By John D. Leary
December 15, 2016
How prepared are you for a workout or Chapter 12 farm bankruptcy filed by your Borrower? Make it your New Year’s Resolution to know the answer to these questions about your Borrower.
Do you conduct regular file reviews? Regular loan file reviews can be used as tools to increase certainty as to collateral priority and collateral value. Increased certainty in your collateral position can reduce transaction costs and mitigate exposure in workouts or in the event your Borrower files bankruptcy. Often, lenders are surprised in a Chapter 12 that their lien priority and collateral values are not what they expected. Regular file reviews can help eliminate that surprise.
Who owns your collateral? There is no title for most farm equipment. So, who owns it? A LLC? An individual? If you have parents and children operating the farm, which individual owns the equipment? In the agricultural setting, there are often multiple individuals and entities involved and Lenders run into collateralization issues such as when the Borrower or one of its owners creates a new entity; changes the name of a current entity; creates a new entity; or when an in-law, sibling, or child now claims to be the owner of collateral pledged to Lender by the Borrower.
Do you obtain updated and signed equipment lists? An equipment list updated annually and signed by the properly authorized individual or representative of Borrower can mitigate exposure by preserving collateral and deterring erosion or conversion. The equipment list should include: (a) all major pieces of equipment, (b) any purchase money interest (c) valuation, balances due and payments (d), attached insurance policy schedule listing the owner and when appropriate, updated appraisal, and (e) contain a statement that Borrower understands Lender is relying on the accuracy of the equipment list and an inaccurate or incomplete equipment list will cause Lender harm.
Who signed your security agreement? The best practice requires that security agreements be signed by all entities and individuals in the farming operation, so that you eliminate the surprise that arises when ownership is claimed by an individual (or an entity) that has not signed your security agreement. We’ve seen Borrowers claim in financial statements that their LLC owns the equipment, but when the individuals file for bankruptcy, the Borrowers change their stance and assert that the individual owns the equipment.
Do you have copies of farm land leases? Many Borrowers in the Ag sector are either Lessors or Lessees of farm land which are often entered after the loan to Borrower has been made. The leases can be oral or written, can be for cash or crop share, some hybrid of the two, or include barter provisions for labor or equipment. Even written leases often leave out basic provisions such as the land description (tillable acres only?), term, default/remedy, liability insurance, and more specific provisions such as crop prohibitions, tillage restrictions, fall tillage requirements, or fertility levels. Requiring regular or on demand copies of the leases in the Credit Agreement or as a condition of renewal can help Lender better evaluate loan exposure and determine actual cash flow.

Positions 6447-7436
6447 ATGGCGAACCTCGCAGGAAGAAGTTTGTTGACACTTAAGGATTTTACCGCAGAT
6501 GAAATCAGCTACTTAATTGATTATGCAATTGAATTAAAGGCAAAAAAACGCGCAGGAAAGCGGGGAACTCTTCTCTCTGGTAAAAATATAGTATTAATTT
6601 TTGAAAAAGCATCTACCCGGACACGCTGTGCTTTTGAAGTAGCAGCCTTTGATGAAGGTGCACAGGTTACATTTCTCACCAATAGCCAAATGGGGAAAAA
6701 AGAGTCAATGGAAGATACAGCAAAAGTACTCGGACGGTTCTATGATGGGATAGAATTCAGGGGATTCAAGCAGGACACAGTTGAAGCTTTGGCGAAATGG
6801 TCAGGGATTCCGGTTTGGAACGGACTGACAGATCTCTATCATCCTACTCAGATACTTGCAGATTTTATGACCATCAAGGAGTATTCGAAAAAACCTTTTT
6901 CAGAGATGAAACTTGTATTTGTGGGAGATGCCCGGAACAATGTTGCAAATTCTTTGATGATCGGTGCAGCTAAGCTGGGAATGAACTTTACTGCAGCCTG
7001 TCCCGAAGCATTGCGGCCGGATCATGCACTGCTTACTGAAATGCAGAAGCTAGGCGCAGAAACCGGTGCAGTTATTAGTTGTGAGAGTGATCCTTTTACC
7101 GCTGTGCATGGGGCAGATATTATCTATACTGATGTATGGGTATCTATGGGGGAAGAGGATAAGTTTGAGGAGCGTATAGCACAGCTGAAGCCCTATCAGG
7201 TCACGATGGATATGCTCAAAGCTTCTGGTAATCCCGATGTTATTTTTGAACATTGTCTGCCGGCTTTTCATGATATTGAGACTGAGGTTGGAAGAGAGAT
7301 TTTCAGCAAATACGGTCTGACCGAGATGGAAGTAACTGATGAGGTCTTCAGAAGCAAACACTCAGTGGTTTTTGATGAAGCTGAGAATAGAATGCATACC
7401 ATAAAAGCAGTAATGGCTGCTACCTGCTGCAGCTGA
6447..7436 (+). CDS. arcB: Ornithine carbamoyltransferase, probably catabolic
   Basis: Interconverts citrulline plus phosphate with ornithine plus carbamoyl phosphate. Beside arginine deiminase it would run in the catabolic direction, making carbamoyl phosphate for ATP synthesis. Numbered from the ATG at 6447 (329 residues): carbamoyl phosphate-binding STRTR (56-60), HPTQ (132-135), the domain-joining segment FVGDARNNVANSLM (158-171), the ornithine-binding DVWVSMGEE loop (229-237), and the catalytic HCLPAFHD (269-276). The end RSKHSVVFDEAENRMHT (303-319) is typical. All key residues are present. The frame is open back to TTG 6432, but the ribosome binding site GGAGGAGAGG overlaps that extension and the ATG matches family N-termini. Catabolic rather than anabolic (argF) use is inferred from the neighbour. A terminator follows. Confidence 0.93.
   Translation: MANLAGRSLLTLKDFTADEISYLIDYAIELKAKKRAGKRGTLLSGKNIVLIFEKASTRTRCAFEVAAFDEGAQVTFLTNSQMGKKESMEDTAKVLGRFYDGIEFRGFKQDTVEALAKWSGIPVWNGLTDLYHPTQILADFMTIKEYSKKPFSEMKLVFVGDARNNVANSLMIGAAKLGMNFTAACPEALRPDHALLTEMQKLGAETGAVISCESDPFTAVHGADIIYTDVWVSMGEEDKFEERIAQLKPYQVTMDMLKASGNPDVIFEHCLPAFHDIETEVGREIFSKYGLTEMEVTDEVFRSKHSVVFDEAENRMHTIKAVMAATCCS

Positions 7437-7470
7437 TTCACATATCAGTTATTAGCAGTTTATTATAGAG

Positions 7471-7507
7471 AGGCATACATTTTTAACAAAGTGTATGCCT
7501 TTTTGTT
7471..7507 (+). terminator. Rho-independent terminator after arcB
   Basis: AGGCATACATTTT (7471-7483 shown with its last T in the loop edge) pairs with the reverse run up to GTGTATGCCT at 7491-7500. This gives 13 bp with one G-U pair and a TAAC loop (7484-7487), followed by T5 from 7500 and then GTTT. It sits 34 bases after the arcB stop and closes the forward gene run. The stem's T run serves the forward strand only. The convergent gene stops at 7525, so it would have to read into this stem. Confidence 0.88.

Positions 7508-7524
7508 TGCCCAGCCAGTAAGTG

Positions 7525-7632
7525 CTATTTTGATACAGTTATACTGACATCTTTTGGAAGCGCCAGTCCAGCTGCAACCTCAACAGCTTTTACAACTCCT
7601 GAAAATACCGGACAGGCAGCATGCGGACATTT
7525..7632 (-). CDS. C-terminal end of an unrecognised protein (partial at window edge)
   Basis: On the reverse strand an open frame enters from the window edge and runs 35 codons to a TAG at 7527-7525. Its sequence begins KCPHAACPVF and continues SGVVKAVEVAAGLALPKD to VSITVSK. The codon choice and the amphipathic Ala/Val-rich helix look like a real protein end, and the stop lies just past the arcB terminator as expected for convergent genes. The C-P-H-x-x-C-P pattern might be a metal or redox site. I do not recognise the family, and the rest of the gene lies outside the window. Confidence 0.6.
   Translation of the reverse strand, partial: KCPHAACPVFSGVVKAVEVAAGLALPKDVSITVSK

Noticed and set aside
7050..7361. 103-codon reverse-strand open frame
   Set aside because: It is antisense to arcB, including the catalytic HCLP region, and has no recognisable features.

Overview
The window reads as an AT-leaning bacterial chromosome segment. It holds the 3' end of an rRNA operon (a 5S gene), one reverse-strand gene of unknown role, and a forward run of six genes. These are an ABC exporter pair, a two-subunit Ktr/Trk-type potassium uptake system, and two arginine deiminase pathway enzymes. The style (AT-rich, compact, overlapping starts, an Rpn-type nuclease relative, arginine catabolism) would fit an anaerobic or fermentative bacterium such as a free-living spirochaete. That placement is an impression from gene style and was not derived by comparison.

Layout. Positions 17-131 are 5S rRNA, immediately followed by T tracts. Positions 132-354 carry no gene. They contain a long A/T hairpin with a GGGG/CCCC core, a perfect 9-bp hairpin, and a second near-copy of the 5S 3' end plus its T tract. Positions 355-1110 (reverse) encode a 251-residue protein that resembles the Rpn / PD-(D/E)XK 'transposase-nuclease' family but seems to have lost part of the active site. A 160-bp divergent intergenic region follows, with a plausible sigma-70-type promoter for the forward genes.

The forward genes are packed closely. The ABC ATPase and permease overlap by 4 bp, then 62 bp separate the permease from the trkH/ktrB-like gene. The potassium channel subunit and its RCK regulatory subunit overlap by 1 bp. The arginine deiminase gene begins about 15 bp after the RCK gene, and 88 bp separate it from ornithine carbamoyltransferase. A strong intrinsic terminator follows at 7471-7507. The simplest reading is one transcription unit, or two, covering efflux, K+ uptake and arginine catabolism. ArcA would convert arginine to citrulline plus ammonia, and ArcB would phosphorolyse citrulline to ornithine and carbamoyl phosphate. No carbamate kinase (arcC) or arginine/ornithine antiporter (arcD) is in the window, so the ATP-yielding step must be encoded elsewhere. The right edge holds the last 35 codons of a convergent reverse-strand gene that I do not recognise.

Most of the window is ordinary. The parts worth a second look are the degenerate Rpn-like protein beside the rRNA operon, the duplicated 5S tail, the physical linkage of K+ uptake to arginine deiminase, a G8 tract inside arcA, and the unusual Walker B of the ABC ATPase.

Are the heifers being raised offsite by third parties? Heifer raising contracts where calves are shipped offsite are now commonplace, and can raise lien priority issues and decrease the value of Lender’s collateral. Other issues such as breeder’s liens, pasture liens, and mechanics liens on equipment, can all affect Lender’s collateral priority and value.
Have you obtained an assignment of important contracts? Easements and contracts for access and hunting/recreation uses remain common, but there are increasing issues related to easements and contracts related to minerals/sand, manure, water/irrigation and tiling. All can affect the priority of your lien and the valuation of your collateral.
Good and current information can strengthen Lender’s position, deter off book transactions, and help provide clarity and certainty as to Lender’s collateral priority and valuation. Clarity and certainty reduce transaction costs in workouts and bankruptcies for the Lender. Also, verifying lien priority and valuation before a workout or Chapter 12 can reduce Lender’s exposure and help to increase recovery of the loan.
In the current farm economy climate, it pays to be prepared for a workout or farm bankruptcy by your Borrower.
The content in the following blog posts is based upon the state of the law at the time of its original publication. As legal developments change quickly, the content in these blog posts may not remain accurate as laws change over time. None of the information contained in these publications is intended as legal advice or opinion relative to specific matters, facts, situations, or issues. You should not act upon the information in these blog posts without discussing your specific situation with legal counsel.
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